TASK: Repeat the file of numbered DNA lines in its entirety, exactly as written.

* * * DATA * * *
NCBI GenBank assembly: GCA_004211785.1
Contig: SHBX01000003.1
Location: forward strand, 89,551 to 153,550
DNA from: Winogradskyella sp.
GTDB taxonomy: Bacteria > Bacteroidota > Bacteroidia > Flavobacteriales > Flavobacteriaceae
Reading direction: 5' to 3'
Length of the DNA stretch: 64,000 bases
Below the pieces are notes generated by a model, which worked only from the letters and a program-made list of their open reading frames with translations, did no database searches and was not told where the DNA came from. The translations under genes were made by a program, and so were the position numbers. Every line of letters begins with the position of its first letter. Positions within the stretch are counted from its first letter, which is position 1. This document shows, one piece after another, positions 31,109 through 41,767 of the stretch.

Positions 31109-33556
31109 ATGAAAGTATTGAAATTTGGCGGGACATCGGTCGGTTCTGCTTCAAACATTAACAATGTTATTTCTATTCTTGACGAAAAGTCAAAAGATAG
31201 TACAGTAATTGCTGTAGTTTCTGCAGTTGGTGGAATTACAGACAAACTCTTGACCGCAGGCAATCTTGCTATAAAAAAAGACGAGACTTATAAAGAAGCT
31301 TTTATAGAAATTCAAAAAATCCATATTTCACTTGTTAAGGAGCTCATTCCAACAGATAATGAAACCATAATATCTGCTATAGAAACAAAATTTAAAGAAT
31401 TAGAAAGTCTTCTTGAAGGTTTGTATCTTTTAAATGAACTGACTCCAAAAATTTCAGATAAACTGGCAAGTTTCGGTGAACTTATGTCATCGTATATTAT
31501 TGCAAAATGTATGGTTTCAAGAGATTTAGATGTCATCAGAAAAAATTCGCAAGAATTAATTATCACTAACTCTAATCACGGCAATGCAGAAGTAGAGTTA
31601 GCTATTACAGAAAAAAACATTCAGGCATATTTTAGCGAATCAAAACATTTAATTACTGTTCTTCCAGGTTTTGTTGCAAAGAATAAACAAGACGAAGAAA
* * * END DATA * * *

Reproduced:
NCBI GenBank assembly: GCA_004211785.1
Contig: SHBX01000003.1
Location: forward strand, 89,551 to 153,550
DNA from: Winogradskyella sp.
GTDB taxonomy: Bacteria > Bacteroidota > Bacteroidia > Flavobacteriales > Flavobacteriaceae
Reading direction: 5' to 3'
Length of the DNA stretch: 64,000 bases
Below the pieces are notes generated by a model, which worked only from the letters and a program-made list of their open reading frames with translations, did no database searches and was not told where the DNA came from. The translations under genes were made by a program, and so were the position numbers. Every line of letters begins with the position of its first letter. Positions within the stretch are counted from its first letter, which is position 1. This document shows, one piece after another, positions 31,109 through 41,767 of the stretch.

Positions 31109-33556
31109 ATGAAAGTATTGAAATTTGGCGGGACATCGGTCGGTTCTGCTTCAAACATTAACAATGTTATTTCTATTCTTGACGAAAAGTCAAAAGATAG
31201 TACAGTAATTGCTGTAGTTTCTGCAGTTGGTGGAATTACAGACAAACTCTTGACCGCAGGCAATCTTGCTATAAAAAAAGACGAGACTTATAAAGAAGCT
31301 TTTATAGAAATTCAAAAAATCCATATTTCACTTGTTAAGGAGCTCATTCCAACAGATAATGAAACCATAATATCTGCTATAGAAACAAAATTTAAAGAAT
31401 TAGAAAGTCTTCTTGAAGGTTTGTATCTTTTAAATGAACTGACTCCAAAAATTTCAGATAAACTGGCAAGTTTCGGTGAACTTATGTCATCGTATATTAT
31501 TGCAAAATGTATGGTTTCAAGAGATTTAGATGTCATCAGAAAAAATTCGCAAGAATTAATTATCACTAACTCTAATCACGGCAATGCAGAAGTAGAGTTA
31601 GCTATTACAGAAAAAAACATTCAGGCATATTTTAGCGAATCAAAACATTTAATTACTGTTCTTCCAGGTTTTGTTGCAAAGAATAAACAAGACGAAGAAA